If the On2Air solution works, why do you need to hire anyone?
Often we tend to oversimplify the true requirements. In this case, a few questions arise that may help us determine the scope of the solution.
- When a mistake in a specific cell is discovered, does the process need to fully re-run, or should it update only the changes made in Airtable to a specific cell in the sheet?
- What is the process that kicks off this process?
- Is this process intended to be fully automatic, creating each new weekly sheet in a Google spreadsheet?
- If a change is made in the sheet, does it need to update Airtable?
- Is the sheet printed, shared, or otherwise distributed through the web or mobile apps?
- I get the sense that once the sheet is built, the script must generate a PDF instance of the grid and upload it to Airtable. Are you aware of Airtable’s unreliable history concerning attachments via the Airtable API?
With regard to #6, I can point you to a number of threads with dissatisfied Airtable users who have struggled with resilient PDF uploads (this one is deep and comprehensive). I have also explored ways to use an HTML bridge and a conversion service that allows us to perform PDF generation and updates into attachment fields without ever going to Google in the first place. This leads me to ask -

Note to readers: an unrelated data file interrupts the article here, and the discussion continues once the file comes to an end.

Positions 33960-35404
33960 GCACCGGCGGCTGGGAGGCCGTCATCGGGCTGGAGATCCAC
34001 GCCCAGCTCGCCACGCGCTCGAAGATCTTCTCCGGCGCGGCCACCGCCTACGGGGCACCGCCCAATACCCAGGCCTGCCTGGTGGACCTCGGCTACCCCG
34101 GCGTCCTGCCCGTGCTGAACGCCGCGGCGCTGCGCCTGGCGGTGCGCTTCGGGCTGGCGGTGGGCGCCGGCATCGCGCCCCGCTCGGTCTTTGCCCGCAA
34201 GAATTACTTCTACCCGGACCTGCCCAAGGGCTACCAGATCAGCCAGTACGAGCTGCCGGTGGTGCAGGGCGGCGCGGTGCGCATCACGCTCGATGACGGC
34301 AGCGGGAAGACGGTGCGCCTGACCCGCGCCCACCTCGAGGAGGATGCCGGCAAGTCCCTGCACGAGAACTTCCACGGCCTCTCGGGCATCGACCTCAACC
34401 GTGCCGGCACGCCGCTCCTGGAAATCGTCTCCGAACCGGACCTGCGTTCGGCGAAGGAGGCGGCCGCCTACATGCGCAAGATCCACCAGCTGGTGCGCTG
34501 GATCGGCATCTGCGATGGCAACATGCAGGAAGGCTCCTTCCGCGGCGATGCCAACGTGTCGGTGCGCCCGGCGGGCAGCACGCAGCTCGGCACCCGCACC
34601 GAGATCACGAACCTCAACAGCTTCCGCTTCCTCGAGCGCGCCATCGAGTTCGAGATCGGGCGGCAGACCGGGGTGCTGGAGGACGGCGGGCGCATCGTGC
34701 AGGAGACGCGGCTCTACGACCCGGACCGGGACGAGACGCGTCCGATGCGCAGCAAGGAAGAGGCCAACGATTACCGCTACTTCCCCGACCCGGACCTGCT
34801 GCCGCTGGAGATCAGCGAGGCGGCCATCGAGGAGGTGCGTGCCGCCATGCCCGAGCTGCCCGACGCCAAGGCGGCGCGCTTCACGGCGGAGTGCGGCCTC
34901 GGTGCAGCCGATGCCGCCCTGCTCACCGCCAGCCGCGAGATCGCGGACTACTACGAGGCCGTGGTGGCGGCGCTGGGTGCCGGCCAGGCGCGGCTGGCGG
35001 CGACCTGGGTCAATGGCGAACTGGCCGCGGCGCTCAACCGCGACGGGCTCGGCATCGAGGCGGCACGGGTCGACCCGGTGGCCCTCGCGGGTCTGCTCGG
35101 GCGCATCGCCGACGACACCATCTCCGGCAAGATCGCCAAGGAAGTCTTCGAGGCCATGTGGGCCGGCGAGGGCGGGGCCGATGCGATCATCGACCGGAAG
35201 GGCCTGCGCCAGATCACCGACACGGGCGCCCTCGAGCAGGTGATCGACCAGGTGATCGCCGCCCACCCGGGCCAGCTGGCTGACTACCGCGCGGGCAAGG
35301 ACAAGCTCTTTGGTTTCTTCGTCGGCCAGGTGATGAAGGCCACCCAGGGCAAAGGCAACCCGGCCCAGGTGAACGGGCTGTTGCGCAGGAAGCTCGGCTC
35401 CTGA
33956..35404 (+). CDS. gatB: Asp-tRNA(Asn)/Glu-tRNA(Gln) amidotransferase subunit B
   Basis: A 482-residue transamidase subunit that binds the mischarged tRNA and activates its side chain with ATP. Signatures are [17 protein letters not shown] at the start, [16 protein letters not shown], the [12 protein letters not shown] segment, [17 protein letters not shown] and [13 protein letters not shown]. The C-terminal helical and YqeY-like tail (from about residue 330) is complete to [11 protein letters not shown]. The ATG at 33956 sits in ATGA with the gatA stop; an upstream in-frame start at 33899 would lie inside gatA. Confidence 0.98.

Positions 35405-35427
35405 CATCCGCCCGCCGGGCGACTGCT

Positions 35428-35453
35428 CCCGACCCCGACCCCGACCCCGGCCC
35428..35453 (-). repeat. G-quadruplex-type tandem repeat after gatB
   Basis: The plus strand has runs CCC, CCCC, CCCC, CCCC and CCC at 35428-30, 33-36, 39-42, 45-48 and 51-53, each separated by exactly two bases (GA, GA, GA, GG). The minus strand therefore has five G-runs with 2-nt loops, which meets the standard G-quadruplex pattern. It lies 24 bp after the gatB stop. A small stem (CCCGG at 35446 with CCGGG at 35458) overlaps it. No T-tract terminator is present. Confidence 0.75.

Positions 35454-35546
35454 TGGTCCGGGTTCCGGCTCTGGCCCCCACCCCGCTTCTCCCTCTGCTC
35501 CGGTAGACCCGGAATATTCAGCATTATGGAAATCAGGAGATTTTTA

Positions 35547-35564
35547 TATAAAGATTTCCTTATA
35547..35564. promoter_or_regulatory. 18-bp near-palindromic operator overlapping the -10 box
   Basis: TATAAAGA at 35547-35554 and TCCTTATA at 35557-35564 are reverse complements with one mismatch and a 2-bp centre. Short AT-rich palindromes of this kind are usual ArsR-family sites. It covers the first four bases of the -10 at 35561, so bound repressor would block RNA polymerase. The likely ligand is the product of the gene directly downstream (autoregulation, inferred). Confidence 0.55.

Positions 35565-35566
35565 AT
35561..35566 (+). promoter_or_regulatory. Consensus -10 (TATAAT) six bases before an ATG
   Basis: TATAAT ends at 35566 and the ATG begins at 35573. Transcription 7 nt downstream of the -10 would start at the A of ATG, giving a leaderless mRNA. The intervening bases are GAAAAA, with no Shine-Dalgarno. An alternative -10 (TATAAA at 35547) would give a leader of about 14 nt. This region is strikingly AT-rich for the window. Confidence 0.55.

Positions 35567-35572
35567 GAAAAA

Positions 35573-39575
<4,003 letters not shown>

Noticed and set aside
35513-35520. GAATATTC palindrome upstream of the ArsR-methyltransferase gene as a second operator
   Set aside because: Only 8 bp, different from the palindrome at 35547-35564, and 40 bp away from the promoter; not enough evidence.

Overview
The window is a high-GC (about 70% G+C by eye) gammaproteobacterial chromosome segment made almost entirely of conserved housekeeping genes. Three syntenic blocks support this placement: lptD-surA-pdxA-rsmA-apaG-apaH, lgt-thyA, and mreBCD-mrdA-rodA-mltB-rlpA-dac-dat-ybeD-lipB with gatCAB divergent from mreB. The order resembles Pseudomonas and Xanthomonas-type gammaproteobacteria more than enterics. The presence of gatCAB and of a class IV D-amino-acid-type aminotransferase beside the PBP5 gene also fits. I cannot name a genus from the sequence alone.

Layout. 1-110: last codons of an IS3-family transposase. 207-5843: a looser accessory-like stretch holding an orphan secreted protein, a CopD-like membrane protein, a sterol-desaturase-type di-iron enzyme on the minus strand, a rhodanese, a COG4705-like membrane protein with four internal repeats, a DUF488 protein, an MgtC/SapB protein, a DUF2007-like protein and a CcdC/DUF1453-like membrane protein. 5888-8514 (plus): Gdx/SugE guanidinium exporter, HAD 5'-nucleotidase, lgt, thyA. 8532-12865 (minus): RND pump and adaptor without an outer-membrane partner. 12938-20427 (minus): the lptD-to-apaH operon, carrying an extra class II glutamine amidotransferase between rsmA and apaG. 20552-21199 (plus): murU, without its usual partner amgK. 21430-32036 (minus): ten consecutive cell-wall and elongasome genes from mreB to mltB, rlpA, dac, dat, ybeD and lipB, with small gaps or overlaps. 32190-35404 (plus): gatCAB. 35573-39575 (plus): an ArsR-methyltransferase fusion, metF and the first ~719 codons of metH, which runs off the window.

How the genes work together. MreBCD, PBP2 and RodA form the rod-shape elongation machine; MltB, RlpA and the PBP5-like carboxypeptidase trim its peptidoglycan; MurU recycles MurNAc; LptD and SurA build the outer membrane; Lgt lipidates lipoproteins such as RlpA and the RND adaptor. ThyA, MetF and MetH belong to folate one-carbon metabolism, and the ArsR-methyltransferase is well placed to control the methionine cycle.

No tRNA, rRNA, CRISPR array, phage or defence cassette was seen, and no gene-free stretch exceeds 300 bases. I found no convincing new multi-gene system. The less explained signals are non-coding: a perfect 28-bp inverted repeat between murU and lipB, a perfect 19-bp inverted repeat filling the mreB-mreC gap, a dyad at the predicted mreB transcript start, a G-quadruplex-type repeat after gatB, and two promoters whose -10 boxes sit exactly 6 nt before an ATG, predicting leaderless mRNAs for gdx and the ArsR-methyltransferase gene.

Why should Google be involved in this process at all?
Is it because the process requires a spreadsheet for other stakeholders? Is it the need to host the sheet for other users and other Google-based workflows? Is it an archiving requirement? A last-minute edit requirement?
If you could have a PDF of this grid in exactly this format without the complexities of pushing it all through Google, would you do it?
Would it be advantageous to eliminate the Google dependency? Would a process that’s 20x faster and 100% internal to Airtable provide clear business and/or technical advantages?
My feeling is that the best part of an automated machine is no part at all. Those who strive to eliminate parts tend to enjoy hyper-efficiencies and far lower costs of development and maintenance.